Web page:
Unexpected Abundance

I love it when a place surprises you.

A few weekends ago, our plan was to hike Dock Butte, but the cloudy weather made us re-think our plans to tackle a view hike. On the road in, we stopped at a random little spur to let the dogs run while we pondered the next move.

And then we saw the blueberries and wandered up a bit further. And a bit more, lured by foxgloves and bunchberries and currants. So we decided to leave Dock Butte for a clearer day and explore the spur.

From the signage, I’m guessing it’s part of the Mt. Baker National Recreation Area that is used in winter by snowmobilers, but we didn’t see another soul the day we went. It also looks like it would be popular with hunters in the fall.

This walk was all about the berries: red huckleberries, gooseberries, stink currants, several kinds of blueberries, five-leaved bramble, bunch berries, and even a few thimbleberries and salmonberries hanging on. We weren’t prepared for full-on collecting (silly us!), but we did manage to snack our way to the top.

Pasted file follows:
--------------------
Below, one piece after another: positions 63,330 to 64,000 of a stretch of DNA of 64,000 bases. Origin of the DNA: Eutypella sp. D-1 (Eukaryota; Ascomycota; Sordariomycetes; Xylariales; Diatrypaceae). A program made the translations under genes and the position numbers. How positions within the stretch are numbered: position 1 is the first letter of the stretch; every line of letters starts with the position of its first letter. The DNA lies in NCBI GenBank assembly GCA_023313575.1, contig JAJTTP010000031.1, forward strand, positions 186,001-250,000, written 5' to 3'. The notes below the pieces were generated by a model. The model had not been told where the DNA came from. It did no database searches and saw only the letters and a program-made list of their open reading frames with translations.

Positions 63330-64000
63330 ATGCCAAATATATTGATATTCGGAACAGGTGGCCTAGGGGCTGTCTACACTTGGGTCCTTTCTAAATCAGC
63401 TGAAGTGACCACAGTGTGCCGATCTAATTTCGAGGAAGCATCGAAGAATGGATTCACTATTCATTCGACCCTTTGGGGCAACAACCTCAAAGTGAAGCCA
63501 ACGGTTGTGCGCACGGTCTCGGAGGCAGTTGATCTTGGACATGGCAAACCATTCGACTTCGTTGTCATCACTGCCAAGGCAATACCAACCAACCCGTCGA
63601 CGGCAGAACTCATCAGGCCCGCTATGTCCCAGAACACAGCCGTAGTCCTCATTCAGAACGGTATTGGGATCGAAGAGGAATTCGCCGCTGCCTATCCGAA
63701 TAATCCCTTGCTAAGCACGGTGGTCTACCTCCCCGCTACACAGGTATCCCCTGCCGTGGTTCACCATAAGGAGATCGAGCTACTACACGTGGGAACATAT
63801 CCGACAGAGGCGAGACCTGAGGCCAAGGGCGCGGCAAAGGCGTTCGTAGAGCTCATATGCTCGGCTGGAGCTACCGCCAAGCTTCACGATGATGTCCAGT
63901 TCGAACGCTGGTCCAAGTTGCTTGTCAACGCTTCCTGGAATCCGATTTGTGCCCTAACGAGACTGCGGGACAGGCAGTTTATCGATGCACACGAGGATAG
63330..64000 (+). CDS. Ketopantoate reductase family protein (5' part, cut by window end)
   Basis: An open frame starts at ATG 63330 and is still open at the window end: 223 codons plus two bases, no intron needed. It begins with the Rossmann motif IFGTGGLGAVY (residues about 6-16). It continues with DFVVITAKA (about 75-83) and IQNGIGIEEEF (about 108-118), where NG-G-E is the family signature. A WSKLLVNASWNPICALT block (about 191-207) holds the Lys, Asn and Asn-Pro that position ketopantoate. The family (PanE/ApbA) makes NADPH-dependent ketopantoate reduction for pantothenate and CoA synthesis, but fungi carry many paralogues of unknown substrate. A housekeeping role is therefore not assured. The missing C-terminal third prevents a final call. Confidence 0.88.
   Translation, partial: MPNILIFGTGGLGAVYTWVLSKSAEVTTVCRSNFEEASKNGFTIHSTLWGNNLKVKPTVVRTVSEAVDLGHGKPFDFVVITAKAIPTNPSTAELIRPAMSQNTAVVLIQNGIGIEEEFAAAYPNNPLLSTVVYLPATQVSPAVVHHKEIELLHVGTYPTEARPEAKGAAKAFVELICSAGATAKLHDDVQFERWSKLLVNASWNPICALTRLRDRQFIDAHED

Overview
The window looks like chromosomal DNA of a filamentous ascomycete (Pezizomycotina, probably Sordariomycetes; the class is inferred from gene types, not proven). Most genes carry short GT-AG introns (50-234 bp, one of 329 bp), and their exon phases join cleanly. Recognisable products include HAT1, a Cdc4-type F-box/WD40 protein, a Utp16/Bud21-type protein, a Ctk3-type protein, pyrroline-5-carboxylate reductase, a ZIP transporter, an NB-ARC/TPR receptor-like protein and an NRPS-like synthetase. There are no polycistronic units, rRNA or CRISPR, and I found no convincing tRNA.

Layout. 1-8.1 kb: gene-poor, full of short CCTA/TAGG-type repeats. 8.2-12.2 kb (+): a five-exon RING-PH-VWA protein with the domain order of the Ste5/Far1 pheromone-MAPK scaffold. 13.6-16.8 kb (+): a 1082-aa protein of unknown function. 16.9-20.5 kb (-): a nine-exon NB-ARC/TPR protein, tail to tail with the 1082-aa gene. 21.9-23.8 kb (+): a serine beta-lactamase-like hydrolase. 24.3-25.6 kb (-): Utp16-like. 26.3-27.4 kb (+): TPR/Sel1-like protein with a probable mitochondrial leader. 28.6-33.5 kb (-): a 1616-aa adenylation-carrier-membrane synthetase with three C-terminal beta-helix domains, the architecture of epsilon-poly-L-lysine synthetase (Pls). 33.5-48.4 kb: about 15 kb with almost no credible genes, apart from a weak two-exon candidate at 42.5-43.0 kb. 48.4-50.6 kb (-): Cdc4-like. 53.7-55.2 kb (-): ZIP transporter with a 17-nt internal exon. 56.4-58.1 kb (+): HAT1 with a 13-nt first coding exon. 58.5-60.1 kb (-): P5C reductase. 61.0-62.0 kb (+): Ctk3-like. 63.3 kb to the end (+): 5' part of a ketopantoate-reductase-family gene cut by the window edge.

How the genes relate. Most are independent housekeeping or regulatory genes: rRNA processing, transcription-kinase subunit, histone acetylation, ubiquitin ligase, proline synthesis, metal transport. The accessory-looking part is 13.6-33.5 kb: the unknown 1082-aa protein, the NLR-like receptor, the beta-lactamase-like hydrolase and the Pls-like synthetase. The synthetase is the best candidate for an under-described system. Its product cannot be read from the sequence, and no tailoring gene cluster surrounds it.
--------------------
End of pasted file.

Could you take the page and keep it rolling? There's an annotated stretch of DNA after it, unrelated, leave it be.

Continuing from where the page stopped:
The road itself went up steeply at first, with lovely examples of giant hemlocks. It was never fully forested, though, and instead wound through a mix of open woods and shadowy, mossy pockets. The range of plants was extraordinary, and I’m still working my way through the photos I took, attempting to identify them all.

All in all, a lovely day in the woods, made all the more productive by the fact that a visit to Plantas Nativa in Bellingham means that several of these species have now made their way into my garden.

Close-up of five-leaved bramble, Rubus pedatus.
Five-leaved bramble, Rubus pedatus.


Image of fireweed (Epilobium angustifolium)
Fireweed, Epilobium angustifolium.


Close-up of twinflower (Linnaea borealis)
Twinflower, Linnaea borealis. Pojar and Mackinnon note that this was reputedly the favorite flower of Carl Linnaeus. I can see why.


Close-up of black gooseberry, Ribes lacustre.
Black gooseberry, Ribes lacustre.

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